Above, the Phulax stood in the torch lit corridor, waiting for Atheos’ usual denial, the denials that sanctioned a beating, but none came. After a moment, he slid the bolt and swung open the wooden door, covering his mouth and nose with his free hand, the stink of human feces and infection slipping past him in a rush of air; he recoiled, the nausea twisting his stomach despite his many years of service, and the Phulax staggered backwards into the narrow hallway. Perhaps he had gone too far last time. He shook his head from side to side, flaring his nostrils and breathing out in short, ooofs, clearing his nose of the curdled stench. He peered from the edge of the sill at his charge. Seeing neither movement nor hearing a reply, he pried a chunk of mortar from the wall with his fingertips, and hurled the nugget at the prisoner’s head. The chip rebounded off its target with a thud, and then settled within the Phulax’s shadow, cast long and low onto floor.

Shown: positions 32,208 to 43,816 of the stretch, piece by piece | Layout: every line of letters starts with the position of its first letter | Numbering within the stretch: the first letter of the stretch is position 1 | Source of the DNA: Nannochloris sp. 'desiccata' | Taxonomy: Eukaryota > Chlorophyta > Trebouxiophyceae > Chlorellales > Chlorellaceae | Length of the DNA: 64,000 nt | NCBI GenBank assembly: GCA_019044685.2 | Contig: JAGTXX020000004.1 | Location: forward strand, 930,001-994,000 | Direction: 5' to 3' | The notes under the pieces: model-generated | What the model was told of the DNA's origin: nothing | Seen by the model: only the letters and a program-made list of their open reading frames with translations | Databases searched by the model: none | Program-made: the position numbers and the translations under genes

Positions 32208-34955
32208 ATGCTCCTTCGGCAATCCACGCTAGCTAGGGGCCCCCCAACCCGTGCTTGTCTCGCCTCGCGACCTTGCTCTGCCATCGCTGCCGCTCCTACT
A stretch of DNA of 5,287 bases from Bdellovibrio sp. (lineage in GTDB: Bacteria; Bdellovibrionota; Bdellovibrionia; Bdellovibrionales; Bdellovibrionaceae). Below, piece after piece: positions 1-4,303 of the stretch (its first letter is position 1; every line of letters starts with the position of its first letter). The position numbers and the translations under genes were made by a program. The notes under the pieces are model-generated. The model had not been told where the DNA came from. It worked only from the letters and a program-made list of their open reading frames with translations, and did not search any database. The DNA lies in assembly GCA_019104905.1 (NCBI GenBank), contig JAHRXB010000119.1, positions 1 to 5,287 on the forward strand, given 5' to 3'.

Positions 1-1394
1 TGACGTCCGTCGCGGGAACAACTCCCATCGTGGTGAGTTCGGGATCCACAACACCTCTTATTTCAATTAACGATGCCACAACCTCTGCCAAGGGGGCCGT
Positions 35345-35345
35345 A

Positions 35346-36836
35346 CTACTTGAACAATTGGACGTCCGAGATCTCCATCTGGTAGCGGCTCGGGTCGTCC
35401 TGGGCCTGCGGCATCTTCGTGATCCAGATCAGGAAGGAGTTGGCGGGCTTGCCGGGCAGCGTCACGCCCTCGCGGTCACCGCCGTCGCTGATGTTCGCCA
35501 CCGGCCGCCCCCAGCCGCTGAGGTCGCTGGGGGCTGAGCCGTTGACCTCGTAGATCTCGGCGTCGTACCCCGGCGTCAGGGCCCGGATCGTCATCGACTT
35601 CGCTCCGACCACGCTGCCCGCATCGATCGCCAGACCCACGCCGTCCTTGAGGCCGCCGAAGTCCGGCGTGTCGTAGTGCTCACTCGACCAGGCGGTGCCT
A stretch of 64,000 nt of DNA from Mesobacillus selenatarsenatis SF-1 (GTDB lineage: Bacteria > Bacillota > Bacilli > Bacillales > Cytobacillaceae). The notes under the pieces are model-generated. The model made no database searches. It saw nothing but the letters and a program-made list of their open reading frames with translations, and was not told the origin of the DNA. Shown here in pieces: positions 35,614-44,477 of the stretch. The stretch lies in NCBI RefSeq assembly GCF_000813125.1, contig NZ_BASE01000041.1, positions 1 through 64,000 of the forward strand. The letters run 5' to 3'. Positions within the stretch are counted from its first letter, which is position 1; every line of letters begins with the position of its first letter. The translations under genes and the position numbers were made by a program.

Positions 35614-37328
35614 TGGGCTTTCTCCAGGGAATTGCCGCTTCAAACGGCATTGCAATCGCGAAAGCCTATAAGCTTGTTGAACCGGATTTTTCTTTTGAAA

“Have the rats chewed out your tongue or are you dead? Atheos?”

    The Phulax threw a rope ladder into the hole, watched it unroll, slapping once against the curvature of the wall, and then securing it to the entryway, he lowered himself into the cell. He was a short, stout man, balding and in his middle forties, dressed in a dirty linen tunic, cinched at the waist by a leather belt. Tucked under his belt was a baton.

    “You can’t be dead yet,” he said, stepping heavily off the ladder, the twine creaking under his weight. The walls of the oubliette curved overhead. Within the height of a man’s reach, the walls wore jagged claw marks of desperate inmates; beyond that, they were high and smooth. “I hardly touched you yesterday-- Ah, there you are, Sculptor.” The Phulax jammed a sandaled foot into the prisoner’s armpit, producing a spasm in his charge. The prisoner recoiled, tucking his hands underneath his chin, reflexively preserving his fingers.

    “Alive. Good! Don't curl into a ball; you make it harder for a good man to do his job. King Polydectes has a message. Your execution has been postponed. He wants the statue finished. So tonight is our last night together.” The Phulax hooked his thumbs under his belt, leaning back and at ease in the dim light. "What do you have to say to that, Atheos?”

    What do I have to say? Mara. I want to come home, to you, but you wouldn’t want me to lie. Not about this.